When I imagine a homestead in Uganda for Kirabo Seeds and I allow myself to really dream I see a few acres, a wall with a great gate. Inside there is a village of small huts where children are playing, working, and moving about the business of growing up under God’s care. I would choose a rural life for the children. Somehow we are in the city and I won’t argue with the closed doors God has given us. Some people might remember we have tried to buy land twice in a rural setting to build this vision and both times it was a disaster of fraud and corruption. I trust God has us in the city for his purposes.
It’s no simple task to find a home to house sixteen children and four adults. Nor is it easy for a small organization to collect the funds to purchase a place big enough, safe enough, and sound enough. For three years we have rented a place that has been a little cramped but good enough. We decided last year to separate the girls and boys so the girls moved into an apartment a short walk away from the rental house. This temporary situation wasn’t ideal but necessary and we all learned to adapt and endure.
That rental house has always been for sale but Robert didn’t believe it was constructed in a sturdy way, not a good choice for us to ultimately buy. The builders used more sand than cement to make the walls and we know this because we watch them crumble down. The neighborhood turned out to be unsafe as there were three murders in the area during the night in just the last six months. HORROR! We didn’t want to buy it but we didn’t actually want anyone else to buy it either so we could continue to rent, save money, and look for a bigger alternative.
Well, it sold in September 2014. At first we were given two months to find a new place. Robert reached out to every broker he could find and they showed him available rentals. They were all three times as expensive as what we pay currently and not much bigger. There isn’t an online list of houses available. We are at the mercy of “who knows who”. It’s hard to trust such a loose system. It was NO FUN.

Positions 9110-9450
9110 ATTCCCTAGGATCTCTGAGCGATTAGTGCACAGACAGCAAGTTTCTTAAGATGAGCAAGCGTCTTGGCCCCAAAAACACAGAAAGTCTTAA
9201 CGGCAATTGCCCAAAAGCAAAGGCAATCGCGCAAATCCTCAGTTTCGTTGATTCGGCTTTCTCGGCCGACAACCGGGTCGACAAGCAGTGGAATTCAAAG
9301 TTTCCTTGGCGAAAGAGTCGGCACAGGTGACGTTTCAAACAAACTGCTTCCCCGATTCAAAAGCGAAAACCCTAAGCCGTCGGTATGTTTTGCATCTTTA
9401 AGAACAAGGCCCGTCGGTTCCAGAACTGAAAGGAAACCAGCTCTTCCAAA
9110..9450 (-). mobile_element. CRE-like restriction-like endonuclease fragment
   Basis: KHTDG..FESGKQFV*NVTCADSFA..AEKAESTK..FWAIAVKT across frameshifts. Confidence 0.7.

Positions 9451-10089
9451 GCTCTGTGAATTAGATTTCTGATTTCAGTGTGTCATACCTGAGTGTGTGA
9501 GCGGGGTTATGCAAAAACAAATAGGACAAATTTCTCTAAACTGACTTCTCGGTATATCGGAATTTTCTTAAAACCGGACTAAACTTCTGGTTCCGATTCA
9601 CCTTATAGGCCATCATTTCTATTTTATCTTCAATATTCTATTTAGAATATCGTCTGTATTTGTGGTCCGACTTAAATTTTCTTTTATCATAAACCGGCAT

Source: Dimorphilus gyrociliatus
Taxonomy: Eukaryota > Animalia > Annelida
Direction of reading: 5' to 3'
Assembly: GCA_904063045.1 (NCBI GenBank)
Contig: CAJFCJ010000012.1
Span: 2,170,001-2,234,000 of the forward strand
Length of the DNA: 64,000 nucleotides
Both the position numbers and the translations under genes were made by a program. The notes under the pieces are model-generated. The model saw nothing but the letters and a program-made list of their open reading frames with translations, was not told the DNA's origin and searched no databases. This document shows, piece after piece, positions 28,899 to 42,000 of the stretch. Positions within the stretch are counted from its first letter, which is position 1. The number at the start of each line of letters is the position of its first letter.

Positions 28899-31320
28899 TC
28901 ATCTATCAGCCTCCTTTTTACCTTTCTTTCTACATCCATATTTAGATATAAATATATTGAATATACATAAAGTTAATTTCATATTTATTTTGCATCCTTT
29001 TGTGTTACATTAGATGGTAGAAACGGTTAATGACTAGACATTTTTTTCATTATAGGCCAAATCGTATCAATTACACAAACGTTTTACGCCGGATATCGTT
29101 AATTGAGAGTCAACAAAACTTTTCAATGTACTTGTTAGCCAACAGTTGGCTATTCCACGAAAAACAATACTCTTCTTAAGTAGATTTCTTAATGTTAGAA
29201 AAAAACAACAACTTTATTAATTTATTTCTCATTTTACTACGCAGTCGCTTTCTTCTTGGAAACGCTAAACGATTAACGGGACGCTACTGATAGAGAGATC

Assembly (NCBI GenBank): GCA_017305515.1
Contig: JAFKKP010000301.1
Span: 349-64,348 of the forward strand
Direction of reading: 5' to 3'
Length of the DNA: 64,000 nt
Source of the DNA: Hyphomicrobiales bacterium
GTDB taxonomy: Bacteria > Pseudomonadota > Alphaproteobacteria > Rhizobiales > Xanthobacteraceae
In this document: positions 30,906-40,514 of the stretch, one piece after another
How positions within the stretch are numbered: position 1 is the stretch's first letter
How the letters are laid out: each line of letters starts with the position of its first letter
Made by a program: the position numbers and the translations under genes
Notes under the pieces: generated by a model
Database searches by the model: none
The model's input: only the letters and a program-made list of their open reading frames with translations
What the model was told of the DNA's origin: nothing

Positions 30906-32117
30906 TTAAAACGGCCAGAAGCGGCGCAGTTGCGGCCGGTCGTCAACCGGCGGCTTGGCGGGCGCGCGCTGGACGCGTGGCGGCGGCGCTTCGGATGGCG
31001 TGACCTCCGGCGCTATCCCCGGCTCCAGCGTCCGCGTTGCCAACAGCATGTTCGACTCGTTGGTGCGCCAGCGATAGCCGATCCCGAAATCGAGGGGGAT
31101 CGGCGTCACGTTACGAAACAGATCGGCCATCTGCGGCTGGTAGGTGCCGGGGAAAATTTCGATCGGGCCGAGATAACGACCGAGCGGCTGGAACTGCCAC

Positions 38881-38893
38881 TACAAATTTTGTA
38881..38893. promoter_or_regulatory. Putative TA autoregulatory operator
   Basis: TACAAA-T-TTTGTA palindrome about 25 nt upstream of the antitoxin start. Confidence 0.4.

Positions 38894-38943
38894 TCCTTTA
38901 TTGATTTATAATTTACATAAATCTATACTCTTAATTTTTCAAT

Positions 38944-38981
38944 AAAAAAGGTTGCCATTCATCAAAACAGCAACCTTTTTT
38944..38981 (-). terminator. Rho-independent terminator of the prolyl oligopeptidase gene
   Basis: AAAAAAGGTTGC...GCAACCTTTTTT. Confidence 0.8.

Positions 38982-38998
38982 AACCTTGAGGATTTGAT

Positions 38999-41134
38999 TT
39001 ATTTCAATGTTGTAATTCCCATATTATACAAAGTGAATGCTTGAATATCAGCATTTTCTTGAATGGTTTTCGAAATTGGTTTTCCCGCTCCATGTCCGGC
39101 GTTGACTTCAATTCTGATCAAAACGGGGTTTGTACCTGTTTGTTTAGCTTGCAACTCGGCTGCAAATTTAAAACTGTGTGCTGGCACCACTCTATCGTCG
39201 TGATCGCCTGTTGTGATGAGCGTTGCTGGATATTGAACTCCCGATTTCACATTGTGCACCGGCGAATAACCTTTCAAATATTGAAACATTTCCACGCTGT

We had a meeting with the owner and new buyers and they agreed to give us another eight months to look. The inclination of the team was to take it easy a while and stop looking at houses, but I said, “Sorry we need to search as if we are moving tomorrow.” Urgency isn’t a general condition in this culture like it is in America, sometimes I have to give a strong prod.
Robert went looking at everything possible. We found one really nice rental house that was just perfect but the owner was grumpy and difficult because he didn’t want 16 kids messing up his place. I didn’t really blame him for that. Finally Craig and I decided we needed to purchase our own place and be the landlord ourselves for the staff and kids.
The brokers were weary of our forever looking and never taking. We weren’t making friends, and some began to refuse to work with us. Finally we returned to look again at this house we eventually bought. We hoped for a slightly bigger lot but the location was in such a safe and friendly neighborhood where the schools are good that we reconsidered it. We decided to buy it and build a separate boys quarters. It took a few months to search the lands and be sure this was a legitimate deal. Our lawyer handled the purchase and we were so thankful for his honest practices.